As noted by Qin, Bai, Dai, Liu, & Dong, (2011) “Stimulating different acupoints for treating various clinical conditions is usually accompanied with multidimensional physiological as well as psychological responses, indicating that the peripheral acupoint-brain interaction may engage complex neural substrates. The brain regions are organized into interleaved networks to accomplish various functions or healing effects when a neural intervention is triggered.”

In other research, acupuncture was administered to a group of patients suffering from severe to moderate dysmenorrhea, also known as menstrual cramps (Lorno, 2008). Dysmenorrhea can be classified as primary or secondary. The pain associated with dysmenorrhea can impair working activities and other functions. The objective of the study was to measure the efficacy of acupuncture in a number of women who had primary and secondary dysmenorrhea that was resistant to non steroidal anti inflammatory drugs (NSAID). The efficacy of acupuncture was then measured according to pain control and impact on NSAID consumption. The results of the application of acupuncture revealed a substantial pain reduction in 13 out of 15 patients; even among those whose pain had been resistant to NSAID. The pain control that was obtained at the end of the treatment was maintained for at least 6 months in 50% of cases.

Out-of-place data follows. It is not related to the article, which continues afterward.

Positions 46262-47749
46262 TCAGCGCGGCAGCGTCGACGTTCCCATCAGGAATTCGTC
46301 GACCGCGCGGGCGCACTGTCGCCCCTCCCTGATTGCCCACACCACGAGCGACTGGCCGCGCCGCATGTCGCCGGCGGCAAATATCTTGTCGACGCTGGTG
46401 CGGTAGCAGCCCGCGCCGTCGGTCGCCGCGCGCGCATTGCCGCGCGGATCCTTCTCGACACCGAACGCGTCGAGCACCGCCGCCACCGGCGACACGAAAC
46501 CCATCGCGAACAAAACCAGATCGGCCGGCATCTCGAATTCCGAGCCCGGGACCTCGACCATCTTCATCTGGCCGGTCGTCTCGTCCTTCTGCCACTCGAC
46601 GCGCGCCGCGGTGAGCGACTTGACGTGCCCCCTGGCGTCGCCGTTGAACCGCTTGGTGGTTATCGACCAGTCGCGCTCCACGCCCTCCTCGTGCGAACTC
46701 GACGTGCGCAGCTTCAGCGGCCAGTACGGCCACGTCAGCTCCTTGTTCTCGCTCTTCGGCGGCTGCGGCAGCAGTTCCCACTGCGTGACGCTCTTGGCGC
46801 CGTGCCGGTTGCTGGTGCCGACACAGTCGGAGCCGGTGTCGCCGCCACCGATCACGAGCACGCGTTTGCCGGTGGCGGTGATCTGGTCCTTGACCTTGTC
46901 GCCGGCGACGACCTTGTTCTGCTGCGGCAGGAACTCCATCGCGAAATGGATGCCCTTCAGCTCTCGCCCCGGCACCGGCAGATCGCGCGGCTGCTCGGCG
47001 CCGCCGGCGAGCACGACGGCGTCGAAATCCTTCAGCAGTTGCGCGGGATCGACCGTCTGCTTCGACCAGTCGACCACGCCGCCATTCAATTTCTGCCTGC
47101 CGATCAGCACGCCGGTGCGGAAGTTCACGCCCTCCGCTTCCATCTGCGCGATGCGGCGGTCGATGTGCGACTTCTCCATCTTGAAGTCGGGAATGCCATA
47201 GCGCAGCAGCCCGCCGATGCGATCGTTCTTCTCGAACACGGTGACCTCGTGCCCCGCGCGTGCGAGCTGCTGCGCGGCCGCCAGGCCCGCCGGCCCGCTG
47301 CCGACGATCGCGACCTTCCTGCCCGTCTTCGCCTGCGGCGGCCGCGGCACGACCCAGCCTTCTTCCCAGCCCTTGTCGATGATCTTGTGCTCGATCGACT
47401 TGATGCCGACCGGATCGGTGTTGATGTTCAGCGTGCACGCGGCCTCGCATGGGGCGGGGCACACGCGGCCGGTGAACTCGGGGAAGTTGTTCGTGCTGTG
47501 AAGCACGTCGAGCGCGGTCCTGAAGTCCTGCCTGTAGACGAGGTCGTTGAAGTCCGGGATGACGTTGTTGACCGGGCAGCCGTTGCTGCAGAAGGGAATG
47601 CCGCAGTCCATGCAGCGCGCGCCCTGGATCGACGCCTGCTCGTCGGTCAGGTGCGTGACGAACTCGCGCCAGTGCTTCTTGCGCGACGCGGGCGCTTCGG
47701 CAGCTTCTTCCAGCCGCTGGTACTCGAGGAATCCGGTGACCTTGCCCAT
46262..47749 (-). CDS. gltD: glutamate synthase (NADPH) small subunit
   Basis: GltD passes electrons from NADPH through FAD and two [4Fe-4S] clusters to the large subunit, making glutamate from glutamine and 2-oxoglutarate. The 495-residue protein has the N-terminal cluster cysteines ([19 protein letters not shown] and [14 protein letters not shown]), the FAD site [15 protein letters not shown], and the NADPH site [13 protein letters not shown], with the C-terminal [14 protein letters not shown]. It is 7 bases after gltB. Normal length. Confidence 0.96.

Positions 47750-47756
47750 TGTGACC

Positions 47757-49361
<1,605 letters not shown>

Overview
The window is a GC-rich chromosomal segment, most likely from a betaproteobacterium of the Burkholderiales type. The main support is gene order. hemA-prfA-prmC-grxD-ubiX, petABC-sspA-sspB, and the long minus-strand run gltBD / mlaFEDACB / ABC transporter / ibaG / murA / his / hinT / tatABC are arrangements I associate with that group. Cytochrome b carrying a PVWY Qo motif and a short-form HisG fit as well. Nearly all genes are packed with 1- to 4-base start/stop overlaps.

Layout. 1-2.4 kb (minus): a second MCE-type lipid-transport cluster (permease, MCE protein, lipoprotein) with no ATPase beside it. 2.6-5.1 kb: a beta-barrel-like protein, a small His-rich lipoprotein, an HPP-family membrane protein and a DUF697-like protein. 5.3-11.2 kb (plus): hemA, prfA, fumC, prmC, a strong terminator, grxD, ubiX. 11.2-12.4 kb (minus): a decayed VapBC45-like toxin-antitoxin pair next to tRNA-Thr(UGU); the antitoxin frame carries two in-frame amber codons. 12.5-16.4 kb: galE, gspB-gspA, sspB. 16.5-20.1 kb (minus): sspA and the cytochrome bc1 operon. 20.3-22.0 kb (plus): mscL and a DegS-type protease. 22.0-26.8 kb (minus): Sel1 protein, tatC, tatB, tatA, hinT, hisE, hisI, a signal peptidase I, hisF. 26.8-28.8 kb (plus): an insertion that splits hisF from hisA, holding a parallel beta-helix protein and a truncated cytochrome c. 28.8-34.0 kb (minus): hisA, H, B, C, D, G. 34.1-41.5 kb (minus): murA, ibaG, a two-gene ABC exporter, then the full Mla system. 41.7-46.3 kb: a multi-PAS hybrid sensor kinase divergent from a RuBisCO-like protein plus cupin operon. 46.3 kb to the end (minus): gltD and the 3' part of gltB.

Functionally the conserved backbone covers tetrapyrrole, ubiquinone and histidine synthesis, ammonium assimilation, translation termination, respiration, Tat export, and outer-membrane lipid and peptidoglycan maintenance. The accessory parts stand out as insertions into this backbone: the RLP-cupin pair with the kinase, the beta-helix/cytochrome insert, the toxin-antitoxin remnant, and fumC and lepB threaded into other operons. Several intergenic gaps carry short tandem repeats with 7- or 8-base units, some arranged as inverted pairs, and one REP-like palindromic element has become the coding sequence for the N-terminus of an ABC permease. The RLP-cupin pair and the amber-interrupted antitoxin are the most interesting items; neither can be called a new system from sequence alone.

These results confirmed that acupuncture treatments provides not only more than just a temporary symptomatic effect, but that acupuncture may be indicated to treat dysmenorrhea related pain; particularly in individuals in whom NSAID are contraindicated. Furthermore, the significant reduction of pain suggested that acupuncture had a true therapeutic effect because a placebo effect of any type of treatment is unlikely to occur in more than 50% of cases. Moreover, acupuncture’s short term effects on Dysmenorrhea are helpful in decreasing pain, as noted by Chung at el 2012 findings indicates that acupoint stimulation, especially noninvasive acupoint stimulation, could have good short term effects on pain of primary dysmenorrhea.